Although azathioprine can be used during pregnancy, patients may be concerned about possible risks, but these could be less than effects on the disease related to withdrawal of the drug.

Table 6 Clinical Stages of Primary Biliary Cirrhosis

1. Clinical stages 1) Asymptomatic stage 2) Symptomatic stage 3) Cirrhotic stage 4) Liver failure 2. Conditions in which special cares are needed 1) Pregnancy 2) Variants of PBC a. AIH-PBC overlap syndrome b. Autoimmune cholangitis
AIH, autoimmune hepatitis; PBC, primary biliary cirrhosis.

Concomitance of Hepatitis C AIH is sometimes accompanied by features of chronic hepatitis C. In this situation, treatment should rst be directed toward AIH because type 1 interferons may induce exacerbation of AIH43 or occurrence of other autoimmune diseases; the use of corticosteroids may result in raising hepatitis C viral loads, but this strategy is safer as an initial approach. For this condition, UDCA may also be effective.44

Specic Therapy: Suppression of Underlying Pathogenic Process PRIMARY BILIARY CIRRHOSIS Primary biliary cirrhosis (PBC) is a chronic progressive cholestatic liver disease that predominantly affects middle-aged women. The characteristic pathological lesion is nonsuppurative destruction of interlobular bile ducts associated with granulomata in portal tracts. The interlobular bile duct lesion leads to progressive ductopenia followed by slowly progressive cholestasis, brosis, cirrhosis, and eventually liver failure.45,46 The disease is basically autoimmune in nature, although initiating factors are unknown.47,48 Epidemiologic data indicate a variable incidence and prevalence of the disease among populations, and several genetic factors have been identied as determinants of disease susceptibility or progression.49 Antimitochondrial antibodies (AMAs) are unique among autoimmune serologic reactants because of their extremely high association with the index disease PBC. This autoantibody response is specifically directed only to the lipoyl domain of the mitochondrial 2-oxo-acid dehydrogenase complexes. Various environmental factors, including molecular mimicry by either microorganisms or xenobiotics, have also been proposed. Rieger et al50 searched for environmental mimotopes in the form of xenobiotics and identied 2-octynoic acid as a high-afnity reactant for AMA. A hypothesis gaining support is that environmental factors may trigger disease in genetically predisposed individuals. The clinical stages of PBC consist of asymptomatic, symptomatic, cirrhotic, and hepatic failure (Table 6). Appropriate treatment should be given according to the clinical stage of the disease and has two components. These are (1) specic therapy, meaning suppression of the underlying pathogenic process, and (2) management of symptoms and complications resulting from either associated autoimmune diseases, chronic cholestasis, or cirrhosis (Table 7). AASLD has provided guidelines for the treatment of PBC.51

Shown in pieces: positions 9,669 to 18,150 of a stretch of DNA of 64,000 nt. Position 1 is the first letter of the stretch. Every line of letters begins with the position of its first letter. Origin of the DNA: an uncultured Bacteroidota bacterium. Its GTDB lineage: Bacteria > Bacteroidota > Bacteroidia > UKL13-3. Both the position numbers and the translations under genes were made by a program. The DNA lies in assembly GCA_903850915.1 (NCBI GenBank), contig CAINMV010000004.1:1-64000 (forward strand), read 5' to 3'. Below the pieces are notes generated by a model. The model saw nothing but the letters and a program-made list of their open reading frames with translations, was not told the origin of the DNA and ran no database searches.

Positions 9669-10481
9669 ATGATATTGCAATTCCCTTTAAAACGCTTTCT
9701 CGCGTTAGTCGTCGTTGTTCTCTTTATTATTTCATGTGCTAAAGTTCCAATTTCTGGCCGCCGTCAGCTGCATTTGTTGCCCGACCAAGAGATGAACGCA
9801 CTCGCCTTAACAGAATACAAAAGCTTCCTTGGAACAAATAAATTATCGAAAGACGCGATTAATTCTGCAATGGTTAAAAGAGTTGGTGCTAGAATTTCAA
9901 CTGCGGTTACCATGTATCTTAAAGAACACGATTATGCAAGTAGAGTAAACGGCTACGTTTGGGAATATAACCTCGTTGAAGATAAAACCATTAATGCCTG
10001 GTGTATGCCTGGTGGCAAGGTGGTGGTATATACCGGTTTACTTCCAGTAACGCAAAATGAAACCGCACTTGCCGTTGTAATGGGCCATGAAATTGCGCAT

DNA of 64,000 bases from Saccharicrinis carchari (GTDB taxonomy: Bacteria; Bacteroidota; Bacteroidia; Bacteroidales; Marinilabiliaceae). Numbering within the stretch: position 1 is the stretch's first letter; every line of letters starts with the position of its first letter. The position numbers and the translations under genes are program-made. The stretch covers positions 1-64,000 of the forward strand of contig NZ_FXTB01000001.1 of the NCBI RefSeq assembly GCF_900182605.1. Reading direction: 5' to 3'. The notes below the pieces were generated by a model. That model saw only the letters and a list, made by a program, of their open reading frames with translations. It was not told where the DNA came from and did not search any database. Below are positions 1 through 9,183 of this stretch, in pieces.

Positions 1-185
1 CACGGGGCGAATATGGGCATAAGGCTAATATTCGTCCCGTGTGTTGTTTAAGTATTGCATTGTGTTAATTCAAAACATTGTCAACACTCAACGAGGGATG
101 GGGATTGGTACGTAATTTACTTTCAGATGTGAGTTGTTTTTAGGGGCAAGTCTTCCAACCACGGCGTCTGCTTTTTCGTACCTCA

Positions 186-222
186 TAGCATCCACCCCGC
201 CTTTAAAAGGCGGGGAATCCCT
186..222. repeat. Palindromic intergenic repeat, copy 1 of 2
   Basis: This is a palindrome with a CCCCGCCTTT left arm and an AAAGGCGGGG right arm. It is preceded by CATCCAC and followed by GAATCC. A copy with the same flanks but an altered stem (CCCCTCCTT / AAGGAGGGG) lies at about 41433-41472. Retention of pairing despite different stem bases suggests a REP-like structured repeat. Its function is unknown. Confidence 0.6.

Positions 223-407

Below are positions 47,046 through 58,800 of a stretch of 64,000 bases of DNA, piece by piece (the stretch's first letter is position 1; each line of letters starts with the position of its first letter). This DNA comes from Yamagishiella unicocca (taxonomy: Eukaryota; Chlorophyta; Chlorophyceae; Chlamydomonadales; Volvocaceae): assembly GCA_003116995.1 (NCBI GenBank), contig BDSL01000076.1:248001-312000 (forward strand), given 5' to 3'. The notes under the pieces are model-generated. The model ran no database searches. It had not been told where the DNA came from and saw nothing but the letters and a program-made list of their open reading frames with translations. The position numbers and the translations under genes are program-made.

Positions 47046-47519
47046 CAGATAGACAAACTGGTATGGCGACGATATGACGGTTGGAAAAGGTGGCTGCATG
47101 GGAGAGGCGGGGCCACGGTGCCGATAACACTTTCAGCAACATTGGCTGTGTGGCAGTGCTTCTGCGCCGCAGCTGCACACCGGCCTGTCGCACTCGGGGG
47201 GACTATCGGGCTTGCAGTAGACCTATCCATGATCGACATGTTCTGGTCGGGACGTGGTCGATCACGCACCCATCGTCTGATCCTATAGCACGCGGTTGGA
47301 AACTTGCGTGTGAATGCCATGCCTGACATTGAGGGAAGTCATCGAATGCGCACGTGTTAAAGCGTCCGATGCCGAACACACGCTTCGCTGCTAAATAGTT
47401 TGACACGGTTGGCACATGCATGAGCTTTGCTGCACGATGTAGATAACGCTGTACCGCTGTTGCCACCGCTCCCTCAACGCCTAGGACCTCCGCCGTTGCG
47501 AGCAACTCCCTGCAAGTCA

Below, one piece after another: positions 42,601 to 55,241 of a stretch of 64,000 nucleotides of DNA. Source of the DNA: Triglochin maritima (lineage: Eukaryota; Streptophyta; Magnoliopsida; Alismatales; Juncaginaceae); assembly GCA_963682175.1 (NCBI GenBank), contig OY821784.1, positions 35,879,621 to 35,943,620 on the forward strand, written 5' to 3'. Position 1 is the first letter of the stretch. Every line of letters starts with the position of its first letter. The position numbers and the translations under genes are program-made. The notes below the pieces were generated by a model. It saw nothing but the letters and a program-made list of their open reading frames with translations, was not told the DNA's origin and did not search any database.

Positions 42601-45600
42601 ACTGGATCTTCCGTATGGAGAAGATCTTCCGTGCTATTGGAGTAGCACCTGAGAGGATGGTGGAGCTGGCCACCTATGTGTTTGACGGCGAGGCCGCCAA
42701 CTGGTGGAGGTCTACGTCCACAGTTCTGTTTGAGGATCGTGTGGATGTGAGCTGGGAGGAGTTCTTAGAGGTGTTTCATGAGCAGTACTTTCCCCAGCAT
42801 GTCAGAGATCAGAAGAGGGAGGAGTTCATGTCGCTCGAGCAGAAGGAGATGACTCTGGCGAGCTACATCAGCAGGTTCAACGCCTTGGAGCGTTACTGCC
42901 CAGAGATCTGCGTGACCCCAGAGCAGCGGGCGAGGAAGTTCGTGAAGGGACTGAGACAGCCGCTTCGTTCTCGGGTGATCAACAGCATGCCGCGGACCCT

Appropriately selected patients with PBC with ab-

normal liver biochemistry should be advised to take UDCA, 13 to 15 mg/kg daily, either divided doses or as a single daily dose. If cholestyramine is used, 4 hours should elapse between cholestyramine intake and UDCA administration (I A, D, and E*).

UDCA is now the rst choice for drug therapy for PBC. An analysis of data from 548 patients collected from three large randomized trials shows that UDCA therapy leads to a signicant increase in survival after up to 4 years of therapy.5255 A recent study also showed that the UDCA treatment was associated with a marked improvement in serum biochemical markers of cholestasis, that is, alkaline phosphatase, g-glutamyltransferase, and bilirubin. Furthermore, this biochemical response was associated with a survival similar to that of the matched control population, clearly supporting the favorable effects of this treatment in PBC.56 The treatment does not seem to reduce the symptoms but adverse effects of UDCA are very rare, the most common being gastrointestinal symptoms such as stomach ache and diarrhea. Fibrate bezabrate, a bric acid derivative used to treat hypercholesterolemia,5759 and fenobrate60 have also been shown to confer biochemical improvement. These drugs can be given alone, but a combination with
*Comments on the AASLD guideline51: Categories reecting the evidence to support the use of a guideline recommendation (category and denition): A, Survival benet; B, improved diagnosis; C, improvement in quality of life; D, relevant pathophysiologic parameters improved; E, impacts, cost of health care. These standardized guidelines of the practice guideline of the AASLD have been modied from the categories of the Infectious Diseases Society of Americas quality standards (cited from ref. 50). For precise explanation, refer to the original article (ref. 51).



Table 7 Treatment of Primary Biliary Cirrhosis

1. Specic therapy: suppression of underlying pathogenic process 1) Ursodeoxycholic acid (UDCA) 2) Fibrate 2. Management of symptoms and complications 1) Symptoms and complications resulting from associated autoimmune diseases a. Sicca syndrome and Sjo grens disease b. Thyroid disease c. Rheumatoid arthritis d. Others 2) Symptoms and complications resulting from cholestasis a. Pruritus b. Osteoporosis c. Fat-soluble vitamin deciency d. Hypercholesterolemia and xanthomas e. Malabsorption 3) Symptoms and complications resulting from cirrhosis a. Portal hypertension b. Hepatocellular carcinoma 3. Liver transplantation